“The IGA firmly believes independent garage businesses should continue to engage directly with customers and promote their own brand and image, however we are fully aware that many consumers choose to use work providers. Garages may find they can generate additional income from these websites, but they should check all costs, contracts and terms very carefully before signing up with any potential work provider. A primary consideration should be whether the customer pays the garage directly or payment is made via the work provider, along with the credit rating of any organisation to whom a garage may be extending payment terms. Finally, ensure any work carried out will remain profitable.”

HOLISTIC BUSINESS SUPPORT

We look at the services provided by the Independent Garage Association, IGA, which has been supporting independent workshops for over 100 years.

The IGA provides technical and business support to independent workshops and its members helpline is the first point of contact if advice is required on any automotive related issue, from legal advice, help with Digital Service Records to HR problems. Business support and commercial services provided by the IGA include: HR & Legal, private healthcare packages, a service that reduces cost and saves time managing overheads such as rates and utility bills, card processing, and branded workwear.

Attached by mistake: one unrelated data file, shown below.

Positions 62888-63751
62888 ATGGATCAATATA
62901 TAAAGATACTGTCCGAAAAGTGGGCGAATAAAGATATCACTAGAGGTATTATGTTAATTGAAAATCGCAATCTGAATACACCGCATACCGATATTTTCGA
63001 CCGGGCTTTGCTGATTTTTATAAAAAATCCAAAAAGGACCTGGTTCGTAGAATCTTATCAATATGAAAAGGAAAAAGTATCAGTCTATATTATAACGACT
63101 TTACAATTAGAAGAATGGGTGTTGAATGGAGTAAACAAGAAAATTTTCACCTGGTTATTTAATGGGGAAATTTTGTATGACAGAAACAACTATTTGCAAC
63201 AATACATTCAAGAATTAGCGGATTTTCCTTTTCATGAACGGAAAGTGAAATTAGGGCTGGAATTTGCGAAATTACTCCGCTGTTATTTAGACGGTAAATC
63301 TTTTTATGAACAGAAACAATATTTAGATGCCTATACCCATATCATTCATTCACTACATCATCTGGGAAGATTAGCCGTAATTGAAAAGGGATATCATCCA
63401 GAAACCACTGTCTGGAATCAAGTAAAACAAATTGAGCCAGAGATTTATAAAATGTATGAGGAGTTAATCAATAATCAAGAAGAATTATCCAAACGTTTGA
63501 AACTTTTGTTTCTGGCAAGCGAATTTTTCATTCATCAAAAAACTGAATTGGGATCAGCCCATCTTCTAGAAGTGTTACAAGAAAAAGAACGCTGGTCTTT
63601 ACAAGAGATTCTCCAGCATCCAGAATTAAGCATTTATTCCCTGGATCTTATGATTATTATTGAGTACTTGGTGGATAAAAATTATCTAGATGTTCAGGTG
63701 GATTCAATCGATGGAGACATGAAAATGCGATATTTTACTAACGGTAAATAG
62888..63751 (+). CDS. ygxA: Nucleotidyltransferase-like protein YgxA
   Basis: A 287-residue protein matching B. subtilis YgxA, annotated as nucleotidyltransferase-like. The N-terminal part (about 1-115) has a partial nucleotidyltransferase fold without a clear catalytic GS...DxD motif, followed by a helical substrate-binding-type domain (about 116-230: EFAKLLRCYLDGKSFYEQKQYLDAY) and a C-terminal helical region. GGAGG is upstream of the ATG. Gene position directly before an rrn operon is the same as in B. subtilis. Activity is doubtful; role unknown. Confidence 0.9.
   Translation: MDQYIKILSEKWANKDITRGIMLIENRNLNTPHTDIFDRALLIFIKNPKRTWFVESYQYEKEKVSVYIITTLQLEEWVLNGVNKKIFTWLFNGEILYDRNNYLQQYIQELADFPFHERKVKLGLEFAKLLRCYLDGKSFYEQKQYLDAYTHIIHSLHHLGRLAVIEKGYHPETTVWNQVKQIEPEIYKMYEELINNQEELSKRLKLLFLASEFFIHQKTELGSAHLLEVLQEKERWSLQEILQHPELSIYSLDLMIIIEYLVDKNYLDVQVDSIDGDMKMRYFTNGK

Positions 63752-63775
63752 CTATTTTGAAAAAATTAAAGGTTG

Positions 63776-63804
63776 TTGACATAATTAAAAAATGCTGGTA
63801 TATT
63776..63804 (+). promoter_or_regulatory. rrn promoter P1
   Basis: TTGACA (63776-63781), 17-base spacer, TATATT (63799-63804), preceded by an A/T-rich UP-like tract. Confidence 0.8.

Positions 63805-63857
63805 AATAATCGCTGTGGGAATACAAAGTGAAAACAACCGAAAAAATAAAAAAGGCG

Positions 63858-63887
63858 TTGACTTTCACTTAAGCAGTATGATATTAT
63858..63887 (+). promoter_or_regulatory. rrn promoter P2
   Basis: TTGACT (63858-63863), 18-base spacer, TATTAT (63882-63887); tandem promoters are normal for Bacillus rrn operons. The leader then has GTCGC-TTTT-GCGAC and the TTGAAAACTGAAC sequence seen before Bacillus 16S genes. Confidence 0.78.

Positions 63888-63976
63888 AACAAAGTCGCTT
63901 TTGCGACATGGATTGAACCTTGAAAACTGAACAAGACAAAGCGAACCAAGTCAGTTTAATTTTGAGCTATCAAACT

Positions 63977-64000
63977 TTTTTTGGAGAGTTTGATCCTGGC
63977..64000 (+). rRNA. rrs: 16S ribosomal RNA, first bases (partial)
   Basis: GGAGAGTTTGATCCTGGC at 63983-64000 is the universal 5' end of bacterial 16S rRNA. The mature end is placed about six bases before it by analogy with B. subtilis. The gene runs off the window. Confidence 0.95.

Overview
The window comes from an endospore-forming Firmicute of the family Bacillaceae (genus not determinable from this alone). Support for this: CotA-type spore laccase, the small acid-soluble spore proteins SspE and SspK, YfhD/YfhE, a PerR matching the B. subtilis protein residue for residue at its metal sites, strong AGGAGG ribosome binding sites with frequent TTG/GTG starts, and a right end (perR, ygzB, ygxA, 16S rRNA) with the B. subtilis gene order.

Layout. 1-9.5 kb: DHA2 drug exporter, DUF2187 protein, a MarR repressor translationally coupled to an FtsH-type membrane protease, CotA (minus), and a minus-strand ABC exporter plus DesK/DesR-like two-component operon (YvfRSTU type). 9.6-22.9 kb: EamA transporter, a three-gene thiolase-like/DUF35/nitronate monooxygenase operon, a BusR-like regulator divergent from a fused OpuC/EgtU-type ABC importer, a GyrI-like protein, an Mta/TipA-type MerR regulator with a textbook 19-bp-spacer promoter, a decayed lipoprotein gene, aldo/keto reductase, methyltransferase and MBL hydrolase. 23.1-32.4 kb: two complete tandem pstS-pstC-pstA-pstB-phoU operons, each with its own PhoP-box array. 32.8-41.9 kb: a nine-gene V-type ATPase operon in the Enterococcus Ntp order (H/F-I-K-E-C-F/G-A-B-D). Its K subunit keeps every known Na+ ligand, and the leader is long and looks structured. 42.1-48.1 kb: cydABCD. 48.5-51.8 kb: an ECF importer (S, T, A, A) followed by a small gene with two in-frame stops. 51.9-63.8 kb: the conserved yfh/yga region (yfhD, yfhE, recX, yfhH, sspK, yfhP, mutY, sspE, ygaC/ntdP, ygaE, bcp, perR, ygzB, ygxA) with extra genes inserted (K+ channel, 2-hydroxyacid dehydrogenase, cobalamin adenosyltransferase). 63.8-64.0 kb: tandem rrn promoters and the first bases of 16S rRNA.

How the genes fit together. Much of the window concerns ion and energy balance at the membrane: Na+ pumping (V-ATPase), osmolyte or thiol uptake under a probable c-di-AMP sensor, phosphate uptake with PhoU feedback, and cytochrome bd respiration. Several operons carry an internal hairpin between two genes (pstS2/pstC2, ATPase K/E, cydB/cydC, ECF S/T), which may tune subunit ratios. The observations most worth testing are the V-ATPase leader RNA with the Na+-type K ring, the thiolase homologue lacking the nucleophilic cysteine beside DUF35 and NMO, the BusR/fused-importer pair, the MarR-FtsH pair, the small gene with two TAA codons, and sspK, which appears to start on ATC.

When technical help is needed, the RMI Technical Helpline can support you through problem repairs, helping with undocumented fault codes and guiding users through wiring diagrams. For more information call the Independent Garage Association helpline on 0845 305 4230 or email enquiries@rmif.co.uk. See page 59 for a technical Q&A with Senior advisor Harry Lewis. When practical training is needed, the RMI Academy of Automotive Skills has training facilities located in Warwickshire, Runcorn and Winchester, offering MOT Tester and Center Management training, F Gas as well as Hybrid/EV and diagnostics training.